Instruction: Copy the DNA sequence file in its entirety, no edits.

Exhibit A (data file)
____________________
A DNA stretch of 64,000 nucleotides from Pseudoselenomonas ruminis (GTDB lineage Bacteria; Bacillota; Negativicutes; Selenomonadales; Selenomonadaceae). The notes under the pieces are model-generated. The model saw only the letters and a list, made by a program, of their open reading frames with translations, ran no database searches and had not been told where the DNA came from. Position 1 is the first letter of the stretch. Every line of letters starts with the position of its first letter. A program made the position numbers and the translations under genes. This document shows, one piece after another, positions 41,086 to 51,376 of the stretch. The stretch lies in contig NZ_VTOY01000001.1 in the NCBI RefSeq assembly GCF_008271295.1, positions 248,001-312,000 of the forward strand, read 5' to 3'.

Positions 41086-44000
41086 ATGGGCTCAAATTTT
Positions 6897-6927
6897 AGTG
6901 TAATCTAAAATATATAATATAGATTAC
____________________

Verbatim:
A DNA stretch of 64,000 nucleotides from Pseudoselenomonas ruminis (GTDB lineage Bacteria; Bacillota; Negativicutes; Selenomonadales; Selenomonadaceae). The notes under the pieces are model-generated. The model saw only the letters and a list, made by a program, of their open reading frames with translations, ran no database searches and had not been told where the DNA came from. Position 1 is the first letter of the stretch. Every line of letters starts with the position of its first letter. A program made the position numbers and the translations under genes. This document shows, one piece after another, positions 41,086 to 51,376 of the stretch. The stretch lies in contig NZ_VTOY01000001.1 in the NCBI RefSeq assembly GCF_008271295.1, positions 248,001-312,000 of the forward strand, read 5' to 3'.

Positions 41086-44000
41086 ATGGGCTCAAATTTT
Positions 6897-6927
6897 AGTG
6901 TAATCTAAAATATATAATATAGATTAC